Browsing
     by title


0-9 A B C D E F G H I J K L M N O P Q R S T U V W X Y Z

or enter first few letters:   
OK
Full Text
Peer Reviewed
See detailFactorization in High Energy Nucleus-Nucleus Fragmentation Cross-Sections
Cugnon, Joseph ULg; Sartor, Renato

in Physical Review. C : Nuclear Physics (1980), 21

Detailed reference viewed: 12 (0 ULg)
Peer Reviewed
See detailFactorization of minimal substitutive subshifts
Leroy, Julien ULg

Conference (2016, June)

Detailed reference viewed: 14 (6 ULg)
Full Text
Peer Reviewed
See detailFactors accounting for perinatal occurrence of pulsatile gonadotropin-releasing hormone secretion in vitro in rats
Parent, Anne-Simone ULg; LEBRETHON, Marie-Christine ULg; Gerard, Arlette ULg et al

in Biology of Reproduction (2005), 72(1), 143-149

Our aim was to study the inhibitory and facilitatory factors possibly accounting for the undetectable activity of the GnRH pulse generator in late fetal life in vitro and its awakening in early postnatal ... [more ▼]

Our aim was to study the inhibitory and facilitatory factors possibly accounting for the undetectable activity of the GnRH pulse generator in late fetal life in vitro and its awakening in early postnatal life. Gamma aminobutyric acid (GABA(A)) receptor antagonism using SR 95 531 did not cause any secretory pulse in fetal explants, whereas a significant stimulation of GnRH pulse frequency was obtained at 5 and 15 days. GnRH secretory response to repeated N-methyl-D-aspartate (NMDA) stimulation showed progressive disappearance, indicating that the inhibitory autofeedback was operating. GnRH release caused by glutamine was respectively 9% and 20% of that evoked by glutamate in fetal and 5-day-old rats whereas both amino acids were equally active at 15 days. Explants obtained after cesarean section performed at onset of labor did not show any secretory pulse, while pulses could be observed with explants obtained 2 h after vaginal delivery. Incubation of fetal explants with oxytocin (10(-8) M) or prostaglandin E-2 (PGE(2)) (10(-6) M) resulted in occurrence of GnRH secretory pulses. A facilitatory effect of the oxytocin was shown to persist on Days 1, 5, and 15 and inhibitory effects of an oxytocin receptor antagonist provided some evidence of endogenous oxytocin involvement. We conclude that, in the fetal rat hypothalamus, GnRH inhibitory autofeedback and GABAergic inputs do not account for the absence of pulsatile GnRH secretion in vitro. A low rate of glutamate biosynthesis from glutamine is a possibly limiting factor. Oxytocin and PGE(2) can play a facilitatory role in the postpartal occurrence of pulsatile GnRH secretion. [less ▲]

Detailed reference viewed: 23 (3 ULg)
Full Text
Peer Reviewed
See detailFactors affecting allergen-specific IgE serum levels in cats
Fontaine, Jacques ULg

in Canadian Journal of Veterinary Research = Revue Canadienne de Recherche Vétérinaire (2012), January; 76(1)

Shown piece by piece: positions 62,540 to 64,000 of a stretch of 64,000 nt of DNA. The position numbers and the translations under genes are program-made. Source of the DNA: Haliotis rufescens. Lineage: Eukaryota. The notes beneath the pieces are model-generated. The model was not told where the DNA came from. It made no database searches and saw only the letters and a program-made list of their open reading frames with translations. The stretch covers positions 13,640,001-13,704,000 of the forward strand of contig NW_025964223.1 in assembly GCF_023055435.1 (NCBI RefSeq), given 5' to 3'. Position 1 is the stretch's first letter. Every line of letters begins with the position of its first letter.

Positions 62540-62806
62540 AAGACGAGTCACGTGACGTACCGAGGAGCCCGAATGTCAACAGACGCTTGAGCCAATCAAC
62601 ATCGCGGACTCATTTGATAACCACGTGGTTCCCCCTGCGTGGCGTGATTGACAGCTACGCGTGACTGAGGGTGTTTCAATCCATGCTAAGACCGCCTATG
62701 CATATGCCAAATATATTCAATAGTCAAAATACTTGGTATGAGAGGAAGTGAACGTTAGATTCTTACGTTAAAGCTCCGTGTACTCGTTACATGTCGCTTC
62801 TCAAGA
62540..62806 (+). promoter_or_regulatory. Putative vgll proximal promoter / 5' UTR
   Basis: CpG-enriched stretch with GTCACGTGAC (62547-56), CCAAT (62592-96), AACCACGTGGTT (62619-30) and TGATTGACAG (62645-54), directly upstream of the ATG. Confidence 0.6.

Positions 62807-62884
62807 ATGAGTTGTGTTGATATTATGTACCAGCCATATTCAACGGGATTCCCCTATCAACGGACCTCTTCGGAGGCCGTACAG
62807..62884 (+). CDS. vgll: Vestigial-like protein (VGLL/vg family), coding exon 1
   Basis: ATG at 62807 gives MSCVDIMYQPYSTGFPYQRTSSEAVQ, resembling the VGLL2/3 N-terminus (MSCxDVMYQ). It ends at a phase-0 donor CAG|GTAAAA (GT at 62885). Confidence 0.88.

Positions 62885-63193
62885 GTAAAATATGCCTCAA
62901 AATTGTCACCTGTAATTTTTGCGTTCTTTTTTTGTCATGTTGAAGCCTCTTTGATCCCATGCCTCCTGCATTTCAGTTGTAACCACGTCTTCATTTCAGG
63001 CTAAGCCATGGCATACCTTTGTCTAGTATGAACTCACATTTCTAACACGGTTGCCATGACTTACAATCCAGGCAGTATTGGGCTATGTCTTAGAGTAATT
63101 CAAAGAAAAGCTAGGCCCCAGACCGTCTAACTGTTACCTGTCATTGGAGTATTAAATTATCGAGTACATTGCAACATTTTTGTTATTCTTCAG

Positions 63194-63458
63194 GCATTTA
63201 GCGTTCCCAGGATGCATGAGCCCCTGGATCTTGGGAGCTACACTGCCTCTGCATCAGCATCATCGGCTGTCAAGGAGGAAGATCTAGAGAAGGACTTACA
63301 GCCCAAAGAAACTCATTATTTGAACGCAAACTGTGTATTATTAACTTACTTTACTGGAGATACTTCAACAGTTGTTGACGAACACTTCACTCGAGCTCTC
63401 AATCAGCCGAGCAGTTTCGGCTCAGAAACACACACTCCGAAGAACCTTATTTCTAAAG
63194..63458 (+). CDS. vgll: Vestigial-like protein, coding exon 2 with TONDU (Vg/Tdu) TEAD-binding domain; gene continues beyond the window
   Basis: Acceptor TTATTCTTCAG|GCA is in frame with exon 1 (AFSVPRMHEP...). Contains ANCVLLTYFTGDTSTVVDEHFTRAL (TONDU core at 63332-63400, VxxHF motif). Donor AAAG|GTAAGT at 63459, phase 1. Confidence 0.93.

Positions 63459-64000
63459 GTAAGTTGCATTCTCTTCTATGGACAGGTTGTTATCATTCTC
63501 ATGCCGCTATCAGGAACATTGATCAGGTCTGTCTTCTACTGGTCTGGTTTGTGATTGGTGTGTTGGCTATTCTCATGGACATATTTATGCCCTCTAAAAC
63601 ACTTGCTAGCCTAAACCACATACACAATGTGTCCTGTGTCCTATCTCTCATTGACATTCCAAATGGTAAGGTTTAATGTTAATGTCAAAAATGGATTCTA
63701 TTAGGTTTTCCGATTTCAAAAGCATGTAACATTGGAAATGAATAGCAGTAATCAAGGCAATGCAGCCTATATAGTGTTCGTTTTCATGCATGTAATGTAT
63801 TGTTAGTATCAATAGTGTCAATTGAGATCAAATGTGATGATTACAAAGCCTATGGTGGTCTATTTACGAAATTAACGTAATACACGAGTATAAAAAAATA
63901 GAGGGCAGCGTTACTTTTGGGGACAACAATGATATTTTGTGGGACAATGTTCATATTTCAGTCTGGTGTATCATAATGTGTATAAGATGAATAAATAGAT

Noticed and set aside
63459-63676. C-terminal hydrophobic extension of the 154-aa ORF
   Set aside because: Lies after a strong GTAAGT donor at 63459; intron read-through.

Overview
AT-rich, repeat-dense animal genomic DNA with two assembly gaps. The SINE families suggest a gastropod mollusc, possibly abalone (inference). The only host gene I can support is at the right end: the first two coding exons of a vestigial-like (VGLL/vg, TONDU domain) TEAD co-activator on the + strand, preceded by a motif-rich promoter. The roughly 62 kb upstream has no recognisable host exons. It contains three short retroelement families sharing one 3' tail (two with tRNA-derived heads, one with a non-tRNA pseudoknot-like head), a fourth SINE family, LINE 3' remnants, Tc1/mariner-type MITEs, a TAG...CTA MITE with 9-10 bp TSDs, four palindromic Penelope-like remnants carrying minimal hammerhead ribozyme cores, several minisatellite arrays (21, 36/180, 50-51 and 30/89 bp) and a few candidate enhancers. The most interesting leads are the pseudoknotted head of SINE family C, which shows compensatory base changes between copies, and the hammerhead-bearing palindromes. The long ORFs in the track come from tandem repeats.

Detailed reference viewed: 12 (0 ULg)
Peer Reviewed
See detailFactors affecting black grouse numbers : an overview of the part of predators.
Loneux, Michèle ULg; Kolb, K.; Ruwet, Jean-Claude et al

Conference (2005)

Detailed reference viewed: 6 (0 ULg)
Full Text
Peer Reviewed
See detailFactors affecting black grouse numbers : an overview of the part of predators. European conference, black grouse endangered species,
Loneux, Michèle ULg; Kolb, Karl-Heinz; Ruwet, Jean-Claude et al

in PLUMMER, Ron (Ed.) European Conference 'Cynhadledd Ceiliog Y Rhos' Black Grouse Endangered Species (2005, December)

Detailed reference viewed: 26 (2 ULg)
Full Text
Peer Reviewed
See detailFactors affecting hematopoietic recovery after autologous peripheral blood progenitof-cell transplantation in aggressive non-Hodgkin's lymphoma : a prospective study of 123 patients
Langouet, Anne-Marie; Brice, Pauline; Simon, Danielle et al

in Hematology Journal : The Official Journal of the European Haematology Association (2001), 2

Detailed reference viewed: 25 (0 ULg)
Full Text
Peer Reviewed
See detailFactors Affecting Plasma Pregnancy-associated Glycoprotein 1 Concentrations Throughout Gestation in High-producing Dairy Cows.
Serrano, B.; Lopez-Gatius, F.; Santolaria, P. et al

in Reproduction in Domestic Animals (2009), 44(4), 600-605

This study was designed to establish the factors, if any, which could affect plasma pregnancy-associated glycoprotein-1 (PAG-1) expression in a study population of 87 pregnant, high-producing dairy cows ... [more ▼]

This study was designed to establish the factors, if any, which could affect plasma pregnancy-associated glycoprotein-1 (PAG-1) expression in a study population of 87 pregnant, high-producing dairy cows. The factors examined were: semen providing breed (Holstein-Friesian vs Limousin), outcome of gestation (male vs female newborn, and singleton vs twin pregnancies), lactation number, milk production at pregnancy diagnosis, plasma progesterone concentration, season of gestation (warm period, March-November vs cool period, December-February), and day of gestation (40, 90, 120, 150, 180 and 210). Pregnancy was diagnosed by transrectal ultrasound on day 40 post-insemination and by palpation per rectum on days 90, 120, 150, 180 and 210. Blood samples were collected from each animal immediately before each pregnancy diagnosis. The relative contributions of the different factors on PAG-1 concentrations were evaluated by GLM repeated measures analysis of variance. No significant effects of the herd, foetal sex, milk production, lactation number and plasma progesterone concentrations were observed. In contrast, twin pregnancy, the use of Limousin semen and conception during the cool period were correlated with significantly increased plasma PAG-1 concentrations throughout gestation. Our data indicate that both cow well-being during early placental development, determined in our conditions by reduced heat stress when conception occurred in the cool season, and crossbreed pregnancies lead to improved PAG-1 production throughout the gestation period. [less ▲]